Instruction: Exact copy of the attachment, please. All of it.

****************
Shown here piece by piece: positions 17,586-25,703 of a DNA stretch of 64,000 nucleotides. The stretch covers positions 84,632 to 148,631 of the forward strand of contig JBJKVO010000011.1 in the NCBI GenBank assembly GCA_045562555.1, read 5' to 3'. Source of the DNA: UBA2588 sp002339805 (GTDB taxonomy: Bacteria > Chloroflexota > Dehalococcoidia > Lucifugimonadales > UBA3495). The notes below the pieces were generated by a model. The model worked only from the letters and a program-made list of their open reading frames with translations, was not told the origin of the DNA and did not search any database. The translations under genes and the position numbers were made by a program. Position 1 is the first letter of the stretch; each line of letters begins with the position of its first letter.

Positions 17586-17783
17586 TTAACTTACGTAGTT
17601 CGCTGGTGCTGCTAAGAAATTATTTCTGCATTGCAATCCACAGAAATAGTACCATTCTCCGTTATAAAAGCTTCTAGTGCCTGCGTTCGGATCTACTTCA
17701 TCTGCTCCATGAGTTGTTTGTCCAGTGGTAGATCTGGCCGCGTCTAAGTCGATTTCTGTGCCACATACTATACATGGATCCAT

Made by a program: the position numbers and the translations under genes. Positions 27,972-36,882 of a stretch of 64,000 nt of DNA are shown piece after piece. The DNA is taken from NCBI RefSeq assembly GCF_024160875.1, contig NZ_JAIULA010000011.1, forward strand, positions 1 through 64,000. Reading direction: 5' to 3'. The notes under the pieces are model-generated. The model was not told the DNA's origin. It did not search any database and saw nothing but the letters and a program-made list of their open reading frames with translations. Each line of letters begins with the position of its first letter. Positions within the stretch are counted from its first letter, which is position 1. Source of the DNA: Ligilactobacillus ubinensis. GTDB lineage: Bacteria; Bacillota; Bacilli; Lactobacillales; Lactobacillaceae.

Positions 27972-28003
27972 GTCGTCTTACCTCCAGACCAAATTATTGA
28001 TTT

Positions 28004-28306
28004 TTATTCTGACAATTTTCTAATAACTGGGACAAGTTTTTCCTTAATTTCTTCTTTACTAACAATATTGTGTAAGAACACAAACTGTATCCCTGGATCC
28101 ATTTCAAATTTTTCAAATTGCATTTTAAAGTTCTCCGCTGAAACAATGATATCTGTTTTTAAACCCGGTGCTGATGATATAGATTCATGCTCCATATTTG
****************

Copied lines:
Shown here piece by piece: positions 17,586-25,703 of a DNA stretch of 64,000 nucleotides. The stretch covers positions 84,632 to 148,631 of the forward strand of contig JBJKVO010000011.1 in the NCBI GenBank assembly GCA_045562555.1, read 5' to 3'. Source of the DNA: UBA2588 sp002339805 (GTDB taxonomy: Bacteria > Chloroflexota > Dehalococcoidia > Lucifugimonadales > UBA3495). The notes below the pieces were generated by a model. The model worked only from the letters and a program-made list of their open reading frames with translations, was not told the origin of the DNA and did not search any database. The translations under genes and the position numbers were made by a program. Position 1 is the first letter of the stretch; each line of letters begins with the position of its first letter.

Positions 17586-17783
17586 TTAACTTACGTAGTT
17601 CGCTGGTGCTGCTAAGAAATTATTTCTGCATTGCAATCCACAGAAATAGTACCATTCTCCGTTATAAAAGCTTCTAGTGCCTGCGTTCGGATCTACTTCA
17701 TCTGCTCCATGAGTTGTTTGTCCAGTGGTAGATCTGGCCGCGTCTAAGTCGATTTCTGTGCCACATACTATACATGGATCCAT

Made by a program: the position numbers and the translations under genes. Positions 27,972-36,882 of a stretch of 64,000 nt of DNA are shown piece after piece. The DNA is taken from NCBI RefSeq assembly GCF_024160875.1, contig NZ_JAIULA010000011.1, forward strand, positions 1 through 64,000. Reading direction: 5' to 3'. The notes under the pieces are model-generated. The model was not told the DNA's origin. It did not search any database and saw nothing but the letters and a program-made list of their open reading frames with translations. Each line of letters begins with the position of its first letter. Positions within the stretch are counted from its first letter, which is position 1. Source of the DNA: Ligilactobacillus ubinensis. GTDB lineage: Bacteria; Bacillota; Bacilli; Lactobacillales; Lactobacillaceae.

Positions 27972-28003
27972 GTCGTCTTACCTCCAGACCAAATTATTGA
28001 TTT

Positions 28004-28306
28004 TTATTCTGACAATTTTCTAATAACTGGGACAAGTTTTTCCTTAATTTCTTCTTTACTAACAATATTGTGTAAGAACACAAACTGTATCCCTGGATCC
28101 ATTTCAAATTTTTCAAATTGCATTTTAAAGTTCTCCGCTGAAACAATGATATCTGTTTTTAAACCCGGTGCTGATGATATAGATTCATGCTCCATATTTG